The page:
Parenthood: "I'm Cooler Than You Think"
B+

Parenthood: "I'm Cooler Than You Think"

B+

Parenthood

"I'm Cooler Than You Think"

Season 2, Episode 3

Parenthood is, as we've determined, the most unoriginal original show on television. A big part of that is simply the fact that there's always so much going on in each episode that it makes what happens seem that much more exciting with the multiple discussions and laugh lines swirling around. But another big part of that is that the producers are pretty good at seeming to lead viewers down the path toward one cliche plotline but actually sending them down a path to a different one. It's not uncommon to watch a storyline and expect it to land in one place and then discover the show is going for something completely different entirely. Both plotlines are complete cliches, but by feinting toward one, the show is better able to distract us and then leave us pleasantly surprised at a completely different destination. To that end, it's probably useful to break down the five plotlines Parenthood embraced with tonight's episode and see where it seemed like we were going and where we actually ended up.

Crosby and Jabbar

Where it seemed like we were heading (for several weeks now): Crosby, having trouble being so far from the mother of his child and his lady love, gives in to temptation and sleeps with TV's Minka Kelly. Sadness ensues.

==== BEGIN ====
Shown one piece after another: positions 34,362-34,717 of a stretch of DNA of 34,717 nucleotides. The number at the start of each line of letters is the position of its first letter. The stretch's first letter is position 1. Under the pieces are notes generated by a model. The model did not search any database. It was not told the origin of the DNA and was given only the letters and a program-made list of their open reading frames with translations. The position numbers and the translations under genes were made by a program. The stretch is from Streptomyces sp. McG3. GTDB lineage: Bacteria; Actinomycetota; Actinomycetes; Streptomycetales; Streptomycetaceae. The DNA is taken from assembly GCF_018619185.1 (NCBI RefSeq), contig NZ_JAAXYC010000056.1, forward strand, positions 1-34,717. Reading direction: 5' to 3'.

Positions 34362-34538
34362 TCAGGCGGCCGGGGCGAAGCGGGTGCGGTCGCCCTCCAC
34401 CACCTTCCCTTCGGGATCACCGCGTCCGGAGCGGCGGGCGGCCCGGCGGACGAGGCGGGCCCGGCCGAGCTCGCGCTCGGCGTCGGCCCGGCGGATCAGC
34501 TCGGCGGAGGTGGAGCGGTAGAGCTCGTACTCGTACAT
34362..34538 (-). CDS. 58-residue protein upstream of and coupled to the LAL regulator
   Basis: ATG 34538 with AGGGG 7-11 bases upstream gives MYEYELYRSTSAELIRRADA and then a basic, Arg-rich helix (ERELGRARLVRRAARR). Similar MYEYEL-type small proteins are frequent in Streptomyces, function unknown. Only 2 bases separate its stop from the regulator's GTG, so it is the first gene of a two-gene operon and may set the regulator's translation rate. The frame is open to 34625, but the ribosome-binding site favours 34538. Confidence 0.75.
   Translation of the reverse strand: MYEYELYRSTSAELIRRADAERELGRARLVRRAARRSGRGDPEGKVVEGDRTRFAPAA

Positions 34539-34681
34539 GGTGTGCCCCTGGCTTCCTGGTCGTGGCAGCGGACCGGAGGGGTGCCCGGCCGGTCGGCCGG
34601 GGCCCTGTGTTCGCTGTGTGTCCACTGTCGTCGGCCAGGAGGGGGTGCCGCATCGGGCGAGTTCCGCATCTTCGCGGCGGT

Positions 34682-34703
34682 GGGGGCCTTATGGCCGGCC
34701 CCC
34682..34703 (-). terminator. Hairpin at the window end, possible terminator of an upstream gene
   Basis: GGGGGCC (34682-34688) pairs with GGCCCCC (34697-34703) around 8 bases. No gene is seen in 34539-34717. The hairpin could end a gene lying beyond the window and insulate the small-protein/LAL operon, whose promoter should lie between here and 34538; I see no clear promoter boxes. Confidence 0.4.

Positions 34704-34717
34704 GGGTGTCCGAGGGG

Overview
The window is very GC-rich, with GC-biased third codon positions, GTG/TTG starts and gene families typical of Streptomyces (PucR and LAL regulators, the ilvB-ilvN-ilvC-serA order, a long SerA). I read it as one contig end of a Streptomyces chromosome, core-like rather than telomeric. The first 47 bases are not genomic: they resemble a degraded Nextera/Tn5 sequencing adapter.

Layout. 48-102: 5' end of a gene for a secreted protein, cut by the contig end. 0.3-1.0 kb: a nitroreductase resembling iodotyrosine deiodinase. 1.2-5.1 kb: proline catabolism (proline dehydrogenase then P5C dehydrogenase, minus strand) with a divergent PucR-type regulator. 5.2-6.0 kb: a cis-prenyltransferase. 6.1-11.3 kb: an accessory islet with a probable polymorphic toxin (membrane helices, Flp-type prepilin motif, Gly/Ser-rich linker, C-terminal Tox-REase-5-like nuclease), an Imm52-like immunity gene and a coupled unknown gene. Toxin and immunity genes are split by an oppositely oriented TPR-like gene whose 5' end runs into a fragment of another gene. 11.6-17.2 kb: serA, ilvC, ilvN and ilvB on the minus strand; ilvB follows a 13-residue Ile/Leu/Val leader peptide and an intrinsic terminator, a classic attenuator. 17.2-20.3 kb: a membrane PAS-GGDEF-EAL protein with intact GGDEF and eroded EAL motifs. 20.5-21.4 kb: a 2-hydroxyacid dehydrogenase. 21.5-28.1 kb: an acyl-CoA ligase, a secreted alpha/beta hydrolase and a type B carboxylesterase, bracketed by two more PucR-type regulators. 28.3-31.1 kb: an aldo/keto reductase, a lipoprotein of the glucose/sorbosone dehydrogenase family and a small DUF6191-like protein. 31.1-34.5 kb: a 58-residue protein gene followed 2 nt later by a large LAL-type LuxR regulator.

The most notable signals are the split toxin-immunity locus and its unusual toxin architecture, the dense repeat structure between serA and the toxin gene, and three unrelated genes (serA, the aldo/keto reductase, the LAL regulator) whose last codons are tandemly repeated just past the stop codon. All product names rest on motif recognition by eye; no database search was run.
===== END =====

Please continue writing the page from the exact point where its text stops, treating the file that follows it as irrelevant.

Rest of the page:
Where we were actually going: Crosby has to deal with a strict grandmother who doesn't like his free and easy style!

How it all worked out: Well enough. Pretty much every episode has a moment where Dax Shepherd has to stare at someone soulfully and intone about how Jabbar is his SON, and he's ENTITLED to his RIGHTS as a FATHER. Somehow, Shepherd always pulls this moment out, and his seeming wonder at how being a dad is as much about spending awesome time with your kid as much as anything else is always enjoyable to behold. The show has tried to make something out of how the Bravermans and Jasmine's family come from very different worlds, but when it comes down to it, both families seem to consist mostly of upwardly mobile, upper middle class, vaguely liberal Berkeley folks. So the moments when Crosby and Renee seemed to clash over how his happy-go-lucky style might lead to him deserting Jabbar were heartfelt, but possibly not as moving as they could be because we don't really know Renee all that well. Still, the moments unquestionably worked. And, hey, you ever notice how having to churn out four to six plotlines every episode means that many of those plotlines will feature what seem to be completely missing scenes, like how Crosby was going to go to church with Renee and Jabbar, and then the experience was dealt with in a throwaway line? Because that was something I would have liked to have seen.